We are very excited to introduce you to new Zarely Rising Star, Jessica Xuan, who is currently a Coryphée with the Dutch National Ballet. Jessica defines herself as a perfectionist (to the extent of almost being merciless to one’s errors) and she is immensely inspired by principal dancers and Zarely Role Models – Vanessa Zahorian from San Francisco, Ana Sophia Scheller of New York City Ballet, Galina Mihaylova from Ballet Zurich and Amber Scott from Australian Ballet. Like many young ballerinas Jessica aims to discover their secrets to ultimate artistry and flawless performance. That is already a perfect start!
“I started doing ballet at the age of 12 and that was totally my own decision”, – recalls Jessica. “I guess, my parents wanted me to become a lawyer or a doctor. My mom is a piano teacher, so music has always been a part of my life. I could never sit still whenever a beautiful music was playing. I would jump off and start improvising dancing movements immediately. The first time I saw ballet was during a field trip with my elementary school. I was so excited and inspired by the performance that I had set myself a clear-cut goal – to become a professional ballet dancer.”
Jessica’s take on ballet career are surprisingly mature: “I believe staying in the professional ballet world is one of the hardest jobs ever. Dancers love what they do extremely. So they literally push themselves beyond the limits of what other people imagine possible. There are lots of things that make ballet difficult but for me the worst part is being that hard on myself as I am. I’m a perfectionist, so I’m obsessed with the details that went wrong instead of seeing the whole way I managed. Actually, this desire to reach my own definitions of perfection pushes me into the studio every day.”
“I admire all principal dancers and I am convinced each of them has something unique and special. So I’d love to know how they reach that point where everything (body, artistry, musicality, technique, etc.) becomes just perfect? I guess the answer is lots of years of hard work. But when I watch principals rehearse and perform they seem so magical and surreal to me. And that question pops into my head again and again”.
Vanessa Zahorian, principal dancer form San Francisco:
“It does take years and years of training by taking class at least 6 times a week and rehearsing. I’m dancing professionally for 20 years but every day I am still learning something new about myself and perfect my expertise as a ballerina. My goal is to become the best I can be for myself. And this daily pursuit is a constant challenge of itself. I love learning from others and I never skip classes. It’s essential to my body to do class before I rehearse and perform. I wear my pointe shoes in the center and that helps me strengthening my balance on flat and on pointe. Stretching before class is imperative. I don’t really do any other forms of workouts besides ballet because ballet has everything in it. My greatest challenge is to make my upper body look light and airy with no strain while my legs work sharply with attack and energy and speed”.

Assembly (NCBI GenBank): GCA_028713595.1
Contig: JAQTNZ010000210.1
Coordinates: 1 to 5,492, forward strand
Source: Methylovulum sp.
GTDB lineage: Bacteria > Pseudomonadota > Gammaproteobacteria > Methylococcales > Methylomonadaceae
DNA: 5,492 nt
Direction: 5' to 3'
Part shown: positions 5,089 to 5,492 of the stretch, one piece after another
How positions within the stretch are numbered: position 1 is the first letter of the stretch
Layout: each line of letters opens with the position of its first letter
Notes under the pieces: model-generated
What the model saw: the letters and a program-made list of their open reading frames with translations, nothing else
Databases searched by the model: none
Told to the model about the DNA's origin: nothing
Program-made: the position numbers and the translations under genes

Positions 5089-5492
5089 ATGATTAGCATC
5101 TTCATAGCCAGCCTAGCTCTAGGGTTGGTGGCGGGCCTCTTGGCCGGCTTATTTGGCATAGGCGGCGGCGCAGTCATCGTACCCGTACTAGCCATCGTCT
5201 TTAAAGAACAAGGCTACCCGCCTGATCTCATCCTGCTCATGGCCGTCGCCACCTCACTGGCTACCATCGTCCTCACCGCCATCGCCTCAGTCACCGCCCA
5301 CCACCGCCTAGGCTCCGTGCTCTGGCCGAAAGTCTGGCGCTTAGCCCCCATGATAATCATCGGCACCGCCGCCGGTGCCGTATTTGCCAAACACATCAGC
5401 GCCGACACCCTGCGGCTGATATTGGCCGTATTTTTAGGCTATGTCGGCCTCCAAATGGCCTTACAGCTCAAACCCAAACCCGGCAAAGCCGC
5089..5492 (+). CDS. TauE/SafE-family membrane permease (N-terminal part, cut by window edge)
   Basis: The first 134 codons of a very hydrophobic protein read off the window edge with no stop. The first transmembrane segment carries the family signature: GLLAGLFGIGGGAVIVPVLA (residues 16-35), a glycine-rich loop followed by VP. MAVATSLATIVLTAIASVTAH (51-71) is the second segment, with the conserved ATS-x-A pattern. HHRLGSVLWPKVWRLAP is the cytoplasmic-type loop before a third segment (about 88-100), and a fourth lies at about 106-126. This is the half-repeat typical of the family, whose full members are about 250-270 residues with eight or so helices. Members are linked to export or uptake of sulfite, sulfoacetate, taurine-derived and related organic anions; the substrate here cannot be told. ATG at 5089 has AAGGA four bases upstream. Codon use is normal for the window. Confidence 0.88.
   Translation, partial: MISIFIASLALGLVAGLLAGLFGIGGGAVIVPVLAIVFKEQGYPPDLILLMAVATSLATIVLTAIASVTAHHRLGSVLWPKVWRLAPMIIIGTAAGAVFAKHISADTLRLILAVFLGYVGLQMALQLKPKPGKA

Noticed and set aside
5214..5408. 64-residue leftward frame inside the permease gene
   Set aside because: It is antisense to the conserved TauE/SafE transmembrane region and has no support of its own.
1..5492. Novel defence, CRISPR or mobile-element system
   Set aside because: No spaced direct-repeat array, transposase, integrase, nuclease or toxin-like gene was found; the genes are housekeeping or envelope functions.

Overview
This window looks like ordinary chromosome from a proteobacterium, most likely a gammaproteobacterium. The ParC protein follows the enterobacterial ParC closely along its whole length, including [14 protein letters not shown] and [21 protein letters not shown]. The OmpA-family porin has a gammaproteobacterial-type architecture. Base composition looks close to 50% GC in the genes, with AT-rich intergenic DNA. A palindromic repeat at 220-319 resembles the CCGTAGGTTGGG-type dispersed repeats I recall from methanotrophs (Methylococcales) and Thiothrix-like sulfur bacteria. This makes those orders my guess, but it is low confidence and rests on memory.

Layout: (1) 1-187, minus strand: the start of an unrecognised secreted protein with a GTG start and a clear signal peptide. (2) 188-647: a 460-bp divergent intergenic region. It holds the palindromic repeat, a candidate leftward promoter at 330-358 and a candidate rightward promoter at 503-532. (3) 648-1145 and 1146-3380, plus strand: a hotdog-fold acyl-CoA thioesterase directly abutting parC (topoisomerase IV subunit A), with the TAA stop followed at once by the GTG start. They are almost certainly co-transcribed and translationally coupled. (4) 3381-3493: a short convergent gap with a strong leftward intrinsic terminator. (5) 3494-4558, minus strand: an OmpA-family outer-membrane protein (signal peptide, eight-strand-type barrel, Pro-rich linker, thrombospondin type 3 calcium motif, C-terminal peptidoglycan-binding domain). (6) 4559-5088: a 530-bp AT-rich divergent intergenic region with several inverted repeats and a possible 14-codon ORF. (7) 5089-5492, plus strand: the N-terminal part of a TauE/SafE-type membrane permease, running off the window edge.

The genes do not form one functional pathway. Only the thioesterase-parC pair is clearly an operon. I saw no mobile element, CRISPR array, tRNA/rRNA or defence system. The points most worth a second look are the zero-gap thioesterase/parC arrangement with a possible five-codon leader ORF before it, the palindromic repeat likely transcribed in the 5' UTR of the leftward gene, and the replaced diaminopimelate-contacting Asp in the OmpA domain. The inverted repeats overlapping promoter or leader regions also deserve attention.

Galina Mihaylova, principal dancer with Ballet Zurich: “It’s all about practicing in a smart way. You should pay attention to details, which is a definition of perfection to me. And, of course, your passion and love will bring you to higher quality. This is a path full with pain, but I guess you already know that”.
Ana Sophia Scheller, principal dancer with New York City Ballet: “The more you practice, the more coordination you have. The artistry could be something you are born with or you can develop it with time. Being a principal dancer means to be responsible and keep growing through all your weaknesses. Most of dancers love what they do so commitment and working hard comes naturally”.
Amber Scott, principal dancer from Australia: “In ballet the daily quest for excellence never stops until the day you retire! In fact, every time a principal artist learns a new role or a part of new choreography, he or she feels like starting anew. You go through the ugly duckling phase where everything seems a battle, limbs don’t coordinate, partnering is awkward and there’s little room left for artistry. But, with perseverance, patience and lots of rehearsal those problems fade and you “find yourself” in whatever style is required. The process is just as important as the apparent seamless performance at the end. Experimentation, failure and an open mind are integral to shape an artist’s interpretation”.
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